Latitude Group Holdings Ltd., an Australian consumer loan company, will not pay a ransom to those responsible for a cyberattack that occurred last month because it will hurt clients and the general public by inciting other attacks.
Latitude stated in a statement on Tuesday that it “would not reward criminal behavior” and that it does not “think that paying a ransom will result in the return or deletion of the information that was stolen.”
In one of the worst documented data breaches in the nation last month, the corporation claimed hackers obtained roughly 8 million driver’s license numbers from Australia and New Zealand.
Harvey Norman (HVN.AX) and JB Hi-Fi (JBH.AX) shops Latitude, which offers consumer lending services, had also shut down its platforms.
According to the corporation, “regular business operations are being resumed,” adding that Latitude’s main customer contact center is now fully operational and online.
Over the past few months, a number of Australian businesses have suffered cyberattacks, which experts attribute to an understaffed cyber security sector.
The Latitude Group has also praised the Australian government for its commitment to investing in cybersecurity measures. The government has allocated significant resources to strengthen the country’s cyber defenses, including the establishment of a Cyber Security Centre and the implementation of a National Cyber Security Strategy. These measures are designed to protect the country’s critical infrastructure and data from cyberattacks.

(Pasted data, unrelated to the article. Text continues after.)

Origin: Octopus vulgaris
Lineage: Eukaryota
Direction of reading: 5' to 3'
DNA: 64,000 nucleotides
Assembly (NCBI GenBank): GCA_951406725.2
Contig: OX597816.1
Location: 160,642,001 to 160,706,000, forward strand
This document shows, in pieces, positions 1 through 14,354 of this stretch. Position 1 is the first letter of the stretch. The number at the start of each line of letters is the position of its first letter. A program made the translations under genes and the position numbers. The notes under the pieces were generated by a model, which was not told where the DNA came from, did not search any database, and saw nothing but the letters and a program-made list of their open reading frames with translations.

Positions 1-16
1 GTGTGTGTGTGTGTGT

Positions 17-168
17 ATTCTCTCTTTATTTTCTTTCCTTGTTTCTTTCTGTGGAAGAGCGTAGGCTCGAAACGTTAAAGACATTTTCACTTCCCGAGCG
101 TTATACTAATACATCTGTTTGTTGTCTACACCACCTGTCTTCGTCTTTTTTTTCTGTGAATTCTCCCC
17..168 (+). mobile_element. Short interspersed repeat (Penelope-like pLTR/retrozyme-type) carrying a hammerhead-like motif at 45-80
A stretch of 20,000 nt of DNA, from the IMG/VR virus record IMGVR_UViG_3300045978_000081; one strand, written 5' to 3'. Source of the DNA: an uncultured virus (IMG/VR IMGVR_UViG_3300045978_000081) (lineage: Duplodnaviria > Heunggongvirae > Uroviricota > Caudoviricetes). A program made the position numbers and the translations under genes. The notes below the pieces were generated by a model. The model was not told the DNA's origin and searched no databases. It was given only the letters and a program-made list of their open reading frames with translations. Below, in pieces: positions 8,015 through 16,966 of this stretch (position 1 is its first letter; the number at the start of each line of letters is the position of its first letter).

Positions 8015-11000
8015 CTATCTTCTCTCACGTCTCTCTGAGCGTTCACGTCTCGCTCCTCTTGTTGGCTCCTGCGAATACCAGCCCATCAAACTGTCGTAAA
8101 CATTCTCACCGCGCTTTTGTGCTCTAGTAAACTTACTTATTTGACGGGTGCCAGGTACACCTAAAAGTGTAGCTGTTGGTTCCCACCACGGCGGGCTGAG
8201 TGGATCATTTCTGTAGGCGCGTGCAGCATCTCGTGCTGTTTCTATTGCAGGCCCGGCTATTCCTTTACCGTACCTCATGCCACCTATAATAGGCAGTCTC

The Latitude Group has also praised the Australian government for its commitment to educating the public about cybercrime. The government has launched a number of initiatives to raise awareness about the dangers of cybercrime and to encourage people to take steps to protect themselves from cyberattacks. These initiatives include the launch of the Stay Smart Online website, which provides information and advice on how to stay safe online, and the Cyber Security Awareness Week, which is held annually to raise awareness about cybercrime.
The Latitude Group’s support for the Australian government’s refusal to pay a ransom to cyberattackers has had a positive impact on the cybersecurity landscape in the country. This decision has sent a strong message to cybercriminals that their activities will not be tolerated and that their attempts to extort money from victims will not be successful. Furthermore, the government’s commitment to investing in cybersecurity measures and educating the public about cybercrime has helped to create a more secure online environment for all Australians.
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